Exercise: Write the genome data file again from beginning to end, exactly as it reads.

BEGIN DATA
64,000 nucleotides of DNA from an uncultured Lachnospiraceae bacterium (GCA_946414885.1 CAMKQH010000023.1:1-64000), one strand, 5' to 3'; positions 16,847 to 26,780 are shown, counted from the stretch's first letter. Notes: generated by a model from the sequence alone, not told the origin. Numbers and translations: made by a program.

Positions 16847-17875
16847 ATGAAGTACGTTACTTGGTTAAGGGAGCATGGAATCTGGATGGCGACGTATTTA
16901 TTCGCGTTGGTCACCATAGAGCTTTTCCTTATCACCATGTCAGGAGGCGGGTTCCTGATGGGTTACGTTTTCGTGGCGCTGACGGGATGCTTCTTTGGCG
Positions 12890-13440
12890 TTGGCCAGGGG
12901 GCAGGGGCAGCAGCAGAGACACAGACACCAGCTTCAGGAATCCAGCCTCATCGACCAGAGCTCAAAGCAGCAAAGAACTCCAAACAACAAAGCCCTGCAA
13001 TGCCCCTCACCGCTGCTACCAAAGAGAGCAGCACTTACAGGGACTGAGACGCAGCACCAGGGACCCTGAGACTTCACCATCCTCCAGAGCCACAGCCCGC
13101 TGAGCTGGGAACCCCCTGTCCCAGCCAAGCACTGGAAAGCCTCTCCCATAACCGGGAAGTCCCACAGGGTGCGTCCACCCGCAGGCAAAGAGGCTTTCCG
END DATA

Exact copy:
64,000 nucleotides of DNA from an uncultured Lachnospiraceae bacterium (GCA_946414885.1 CAMKQH010000023.1:1-64000), one strand, 5' to 3'; positions 16,847 to 26,780 are shown, counted from the stretch's first letter. Notes: generated by a model from the sequence alone, not told the origin. Numbers and translations: made by a program.

Positions 16847-17875
16847 ATGAAGTACGTTACTTGGTTAAGGGAGCATGGAATCTGGATGGCGACGTATTTA
16901 TTCGCGTTGGTCACCATAGAGCTTTTCCTTATCACCATGTCAGGAGGCGGGTTCCTGATGGGTTACGTTTTCGTGGCGCTGACGGGATGCTTCTTTGGCG
Positions 12890-13440
12890 TTGGCCAGGGG
12901 GCAGGGGCAGCAGCAGAGACACAGACACCAGCTTCAGGAATCCAGCCTCATCGACCAGAGCTCAAAGCAGCAAAGAACTCCAAACAACAAAGCCCTGCAA
13001 TGCCCCTCACCGCTGCTACCAAAGAGAGCAGCACTTACAGGGACTGAGACGCAGCACCAGGGACCCTGAGACTTCACCATCCTCCAGAGCCACAGCCCGC
13101 TGAGCTGGGAACCCCCTGTCCCAGCCAAGCACTGGAAAGCCTCTCCCATAACCGGGAAGTCCCACAGGGTGCGTCCACCCGCAGGCAAAGAGGCTTTCCG